Stan Kuczaj, director of the Marine Mammal Behavior and Cognition Laboratory, was recently awarded a $50,000 grant for a workshop displaying The Evolutionary and Psychological Significance of Play. Kuczaj’s work displays the act of playing’s significance in different species and how it has varied throughout evolution.
“During this workshop, we will be discussing the variations in animal play and evolutionary play in variety with culture as well,” Kuczaj said. “People will lead that into human play and will be talking about different functions in various cultures. For example, what exactly is play? How do we know what it is and does? What kind of different ways to play are there amongst different species?”
Kuczaj and his graduate students have studied abroad multiple times for the purpose of gathering information for the proposal. Kuczaj and his students study different animals and investigate the meaning behind animal play as well as the different types of play such as solo play and social play.
Kendal Smith, marine animal behavior and cognition graduate student, shadowed Kuczaj as he studied dolphin interactions at the Roatan Institute for Marine Science.
“Dr. Kuczaj frequently films this population for observational data, so the dolphins have grown accustomed to his presence,” Smith said. “Many of the younger dolphins, appear to crave his interactions as an opportunity to play with him. Dr. Kuczaj enjoys interacting with the dolphins. He also is perceptive when judging and respecting each animal’s boundaries.”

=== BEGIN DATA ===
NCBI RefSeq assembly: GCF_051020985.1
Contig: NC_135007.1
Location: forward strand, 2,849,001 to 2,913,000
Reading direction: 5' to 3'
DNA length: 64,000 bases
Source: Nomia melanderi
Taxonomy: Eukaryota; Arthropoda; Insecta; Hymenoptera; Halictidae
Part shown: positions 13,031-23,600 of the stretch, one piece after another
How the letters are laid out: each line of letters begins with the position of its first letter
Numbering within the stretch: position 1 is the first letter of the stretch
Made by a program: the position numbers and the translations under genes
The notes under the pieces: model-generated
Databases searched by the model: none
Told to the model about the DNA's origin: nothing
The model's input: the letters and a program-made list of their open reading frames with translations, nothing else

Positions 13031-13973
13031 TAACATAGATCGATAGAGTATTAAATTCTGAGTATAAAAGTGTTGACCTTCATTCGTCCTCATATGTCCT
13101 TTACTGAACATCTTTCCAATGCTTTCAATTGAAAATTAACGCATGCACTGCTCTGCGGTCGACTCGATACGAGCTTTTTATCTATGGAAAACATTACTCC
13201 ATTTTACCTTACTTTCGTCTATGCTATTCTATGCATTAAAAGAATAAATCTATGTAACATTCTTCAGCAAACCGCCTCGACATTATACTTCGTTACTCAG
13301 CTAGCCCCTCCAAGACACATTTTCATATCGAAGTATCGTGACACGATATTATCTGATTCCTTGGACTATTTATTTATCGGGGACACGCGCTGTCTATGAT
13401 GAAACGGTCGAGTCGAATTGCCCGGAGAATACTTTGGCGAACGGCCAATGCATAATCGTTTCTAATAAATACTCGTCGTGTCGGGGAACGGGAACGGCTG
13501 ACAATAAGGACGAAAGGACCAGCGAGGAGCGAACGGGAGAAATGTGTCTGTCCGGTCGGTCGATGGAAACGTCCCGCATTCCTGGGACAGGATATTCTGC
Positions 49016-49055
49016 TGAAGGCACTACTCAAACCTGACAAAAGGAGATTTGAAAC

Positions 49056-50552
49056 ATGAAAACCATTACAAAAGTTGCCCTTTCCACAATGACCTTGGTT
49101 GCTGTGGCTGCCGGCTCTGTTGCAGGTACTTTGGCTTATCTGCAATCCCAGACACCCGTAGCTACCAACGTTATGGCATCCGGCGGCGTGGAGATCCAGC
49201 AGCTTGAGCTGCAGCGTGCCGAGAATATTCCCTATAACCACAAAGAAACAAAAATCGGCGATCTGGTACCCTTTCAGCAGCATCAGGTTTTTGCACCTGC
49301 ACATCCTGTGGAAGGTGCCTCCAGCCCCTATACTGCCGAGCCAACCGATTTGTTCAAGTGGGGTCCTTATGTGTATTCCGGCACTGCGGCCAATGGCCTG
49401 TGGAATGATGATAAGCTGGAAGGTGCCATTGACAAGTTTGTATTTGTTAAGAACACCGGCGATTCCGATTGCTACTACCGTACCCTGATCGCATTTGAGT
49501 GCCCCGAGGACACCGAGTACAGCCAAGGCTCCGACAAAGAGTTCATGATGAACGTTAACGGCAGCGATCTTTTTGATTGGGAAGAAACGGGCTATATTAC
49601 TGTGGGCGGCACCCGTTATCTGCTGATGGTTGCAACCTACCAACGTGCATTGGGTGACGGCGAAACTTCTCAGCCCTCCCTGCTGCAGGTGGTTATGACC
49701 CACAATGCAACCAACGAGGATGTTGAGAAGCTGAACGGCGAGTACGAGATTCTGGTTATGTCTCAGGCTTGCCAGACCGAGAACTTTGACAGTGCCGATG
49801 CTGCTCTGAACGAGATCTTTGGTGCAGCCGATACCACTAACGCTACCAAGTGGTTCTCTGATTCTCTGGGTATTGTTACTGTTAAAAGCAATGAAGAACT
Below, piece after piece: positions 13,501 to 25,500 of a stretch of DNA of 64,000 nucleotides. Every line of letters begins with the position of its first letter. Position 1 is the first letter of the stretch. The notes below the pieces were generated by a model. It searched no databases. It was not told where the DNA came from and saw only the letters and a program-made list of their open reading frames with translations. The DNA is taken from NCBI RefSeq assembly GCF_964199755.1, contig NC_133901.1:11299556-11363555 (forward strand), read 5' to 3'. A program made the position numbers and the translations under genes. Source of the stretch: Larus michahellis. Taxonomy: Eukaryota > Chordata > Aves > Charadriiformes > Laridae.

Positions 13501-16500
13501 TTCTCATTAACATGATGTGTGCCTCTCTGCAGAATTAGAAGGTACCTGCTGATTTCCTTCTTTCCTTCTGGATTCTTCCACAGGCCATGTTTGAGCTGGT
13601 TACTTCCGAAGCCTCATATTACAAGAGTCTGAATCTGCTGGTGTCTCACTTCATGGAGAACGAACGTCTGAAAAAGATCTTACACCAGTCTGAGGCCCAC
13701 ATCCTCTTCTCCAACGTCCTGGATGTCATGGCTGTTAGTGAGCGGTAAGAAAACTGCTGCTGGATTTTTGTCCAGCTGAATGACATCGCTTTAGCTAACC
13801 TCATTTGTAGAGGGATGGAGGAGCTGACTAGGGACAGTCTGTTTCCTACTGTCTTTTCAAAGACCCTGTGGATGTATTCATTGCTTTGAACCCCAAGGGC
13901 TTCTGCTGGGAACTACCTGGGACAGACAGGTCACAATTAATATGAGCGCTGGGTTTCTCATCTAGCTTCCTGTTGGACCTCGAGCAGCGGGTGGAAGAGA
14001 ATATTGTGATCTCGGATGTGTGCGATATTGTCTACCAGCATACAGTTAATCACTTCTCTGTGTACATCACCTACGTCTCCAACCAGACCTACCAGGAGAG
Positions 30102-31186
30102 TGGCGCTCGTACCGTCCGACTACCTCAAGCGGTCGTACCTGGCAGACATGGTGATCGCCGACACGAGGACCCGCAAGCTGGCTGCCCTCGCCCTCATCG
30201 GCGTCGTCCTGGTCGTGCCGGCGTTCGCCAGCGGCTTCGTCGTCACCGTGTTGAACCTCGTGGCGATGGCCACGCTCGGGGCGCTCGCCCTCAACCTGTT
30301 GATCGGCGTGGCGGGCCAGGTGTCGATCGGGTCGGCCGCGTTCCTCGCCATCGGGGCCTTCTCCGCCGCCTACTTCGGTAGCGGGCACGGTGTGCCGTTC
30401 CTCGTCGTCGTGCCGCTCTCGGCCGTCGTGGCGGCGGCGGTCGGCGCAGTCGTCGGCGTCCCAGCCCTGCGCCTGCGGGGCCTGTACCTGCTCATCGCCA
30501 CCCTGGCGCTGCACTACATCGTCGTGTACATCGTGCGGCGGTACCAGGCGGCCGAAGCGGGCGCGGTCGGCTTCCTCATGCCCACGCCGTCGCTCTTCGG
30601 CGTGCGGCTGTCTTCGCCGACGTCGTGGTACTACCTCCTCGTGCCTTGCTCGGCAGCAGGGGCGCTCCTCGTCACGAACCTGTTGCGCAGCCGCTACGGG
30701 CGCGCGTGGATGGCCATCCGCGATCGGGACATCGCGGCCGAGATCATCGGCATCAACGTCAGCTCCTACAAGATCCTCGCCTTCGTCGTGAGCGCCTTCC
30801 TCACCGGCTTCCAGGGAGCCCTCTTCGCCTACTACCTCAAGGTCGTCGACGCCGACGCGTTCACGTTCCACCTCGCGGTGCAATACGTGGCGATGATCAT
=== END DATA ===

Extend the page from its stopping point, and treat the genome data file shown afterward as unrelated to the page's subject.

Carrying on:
The workshop proposal was chosen among 30 proposals for the Leading Edge Workshop in Chicago last summer. Kuczaj and two others, Lance Miller and Alex de Voogt, came together to submit the proposal to the Psychonomic Society to discuss the panel at the invite-only event. Sixteen international participants will also join the event to discuss not only different mammals, but also the perspective of play on reptiles. After the Leading Edge workshop in Chicago, the participants and Kuczaj will take their research and develop a conclusion at the Psychonomic Meeting.
The Department of Psychology has seen the workshop as a positive reflection of the work and research it performs and the beneficial work that Kuczaj has displayed in the process.
“The study of play is an area of research we devote time and resources toward in our lab,” said undergraduate lab coordinator Erin Frick. “Reflecting positively on the work, we will continue to do here and see how important it is to connect and work with other leading researchers in the field on this interesting subject.”
The workshop is a step in furthering the awareness on the aspects of play and how it develops or affects mammals and other species. After almost 20 years of research with the lab students and himself, Kuczaj seeks to further his investigations and come to a conclusion on the variations of play and how it affects these animals.